A Pink Pattern Trial on Insane 495


LPO is delayed one post in the Sudokuwiki aided update of the KD Insane review, because two more effective methods are highlighted in KD Insane 495 of 10/08/13. A second ALS boomerang turns up, and after a similar pattern analysis isolates two orphans on the 5-panel, a trial of the 3 pink patterns on the 8-panel decides which candidate of the boomerang’s ALS 8-group is true, and continues to the solution.

Here is the freeform that demonstrates how a dumbfounding announcement by Sudokuwiki can be humanly verified. It was that 5r9c9 is an orphan, i.e. it belongs to no 5-pattern. That hits anyone defeated by twisted jungles of freeforms where it hurts, especially when looking at such an X-panel. But then, when you see that the South box claims the only remaining r8 5, and SW must have the r7 5, you’re more prepared to look at how far this goes. And it’s not far.

The announcement orphaned 5r7c  as well, so before looking at the 2013 post, you can freeform your way to that conclusion. We both can remember to check  three line banks or towers to see what gets through.

Now in a puzzle saturated with 8’s Sudowiki demonstrates that a cloud of candidates can have weaknesses. Two ANL strung together eliminate two from a column of eight. One uses  an ALS 8-group as a slink chain terminal.

Then we get the second ALS boomerang ANL in this series.  An ALS 8-group and a candidate member are terminals of the slink chain, confirming the group contains a true candidate.

 

Then when Sudokuwiki retires to a neutral corner to catch a breath, I pile on with a pink olive move very similar to the 5 orphan eliminations above.

Here are the 8-candidates that are left.  The two members of the ALS 8-group are involved in a pink olive slicing that is smothered in candidates. However there are only three patterns that follow the pink slice established in the first three lines. In a trial of these three patterns, 13 orphan 8-candidates are removed, and new clues and bv are created by the removals. That means the likelihood of a solution or a contradiction is very high. Either one is a large advance. A contradiction would remove at least the three pink candidates and create at least six clues. Both of these prior facts are evident in the grid as the trial begins.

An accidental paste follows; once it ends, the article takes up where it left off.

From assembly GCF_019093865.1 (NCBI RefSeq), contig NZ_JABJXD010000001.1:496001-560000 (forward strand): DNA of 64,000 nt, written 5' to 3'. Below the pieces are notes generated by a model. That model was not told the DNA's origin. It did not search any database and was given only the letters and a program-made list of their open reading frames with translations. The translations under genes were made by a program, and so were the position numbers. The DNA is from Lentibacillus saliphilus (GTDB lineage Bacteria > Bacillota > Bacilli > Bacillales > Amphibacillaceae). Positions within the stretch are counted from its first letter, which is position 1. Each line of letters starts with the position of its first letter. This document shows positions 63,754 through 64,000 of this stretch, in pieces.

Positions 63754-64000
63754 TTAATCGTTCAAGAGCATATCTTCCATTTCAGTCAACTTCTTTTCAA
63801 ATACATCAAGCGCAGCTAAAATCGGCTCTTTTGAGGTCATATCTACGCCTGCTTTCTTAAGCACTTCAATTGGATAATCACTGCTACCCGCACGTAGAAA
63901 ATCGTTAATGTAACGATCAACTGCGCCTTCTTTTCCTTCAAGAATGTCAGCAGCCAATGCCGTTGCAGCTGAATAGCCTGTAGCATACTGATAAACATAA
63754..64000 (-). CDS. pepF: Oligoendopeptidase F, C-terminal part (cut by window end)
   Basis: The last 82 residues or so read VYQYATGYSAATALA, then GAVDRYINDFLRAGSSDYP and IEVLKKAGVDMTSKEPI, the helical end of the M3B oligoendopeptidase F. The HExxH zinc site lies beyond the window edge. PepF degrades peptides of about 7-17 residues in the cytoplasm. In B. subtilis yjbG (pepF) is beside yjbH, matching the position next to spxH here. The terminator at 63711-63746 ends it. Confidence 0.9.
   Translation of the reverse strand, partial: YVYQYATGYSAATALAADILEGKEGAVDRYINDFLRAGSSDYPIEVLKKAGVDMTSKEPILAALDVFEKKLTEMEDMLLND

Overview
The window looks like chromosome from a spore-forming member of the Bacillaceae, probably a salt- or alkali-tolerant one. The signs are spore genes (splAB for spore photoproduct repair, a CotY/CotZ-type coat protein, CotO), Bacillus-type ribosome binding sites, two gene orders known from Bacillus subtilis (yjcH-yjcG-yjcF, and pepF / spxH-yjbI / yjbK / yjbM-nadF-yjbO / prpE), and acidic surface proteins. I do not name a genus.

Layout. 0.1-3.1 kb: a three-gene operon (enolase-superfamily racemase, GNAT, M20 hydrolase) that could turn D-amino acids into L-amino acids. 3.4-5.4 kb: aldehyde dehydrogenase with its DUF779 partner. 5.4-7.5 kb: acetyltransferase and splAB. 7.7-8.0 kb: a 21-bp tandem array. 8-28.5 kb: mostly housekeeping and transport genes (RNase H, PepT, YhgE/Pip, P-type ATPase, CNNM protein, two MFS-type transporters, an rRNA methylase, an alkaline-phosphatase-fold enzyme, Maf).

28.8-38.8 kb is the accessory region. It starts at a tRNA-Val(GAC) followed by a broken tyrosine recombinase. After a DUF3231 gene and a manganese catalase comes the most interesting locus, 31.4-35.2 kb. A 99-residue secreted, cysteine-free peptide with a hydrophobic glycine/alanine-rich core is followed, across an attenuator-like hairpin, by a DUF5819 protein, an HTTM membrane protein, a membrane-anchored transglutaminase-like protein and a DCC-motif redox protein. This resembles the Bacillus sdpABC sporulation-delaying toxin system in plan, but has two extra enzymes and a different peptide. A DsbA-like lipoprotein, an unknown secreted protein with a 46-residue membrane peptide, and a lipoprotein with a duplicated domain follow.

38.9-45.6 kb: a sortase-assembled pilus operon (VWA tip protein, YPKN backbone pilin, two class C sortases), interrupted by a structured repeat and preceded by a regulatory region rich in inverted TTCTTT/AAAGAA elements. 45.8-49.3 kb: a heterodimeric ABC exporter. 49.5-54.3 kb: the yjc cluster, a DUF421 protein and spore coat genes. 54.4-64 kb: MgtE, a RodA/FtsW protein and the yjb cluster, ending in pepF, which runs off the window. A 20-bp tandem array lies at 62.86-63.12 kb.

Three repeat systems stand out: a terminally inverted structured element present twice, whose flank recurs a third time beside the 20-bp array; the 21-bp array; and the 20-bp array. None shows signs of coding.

In the trace to the solution, you can see where the continuing collapse is dependent on one clue. And as you step through the trial, you can see the near ambiguities that make Insane puzzles so hard.

Next report is on the update of KrazyDad Insane volume 4, book 10, number 5.  Sorry about bypassing the LPO examples in 495, but 4×5 fills in for a process demonstration. There are other places where it is more needed, and more decisive.

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About Sudent

My real name is John Welch. I'm a happily married, retired professor (computer engineering), timeshare traveling, marathon running father of 3 wonderful daughters and granddad to 7 fabulous grandchildren. The blog is about Sudoku solving. It covers how to start, basic solving to find candidates efficiently, and advanced solving methods in an efficient order of battle. It is about human solving methods, not computer solving.
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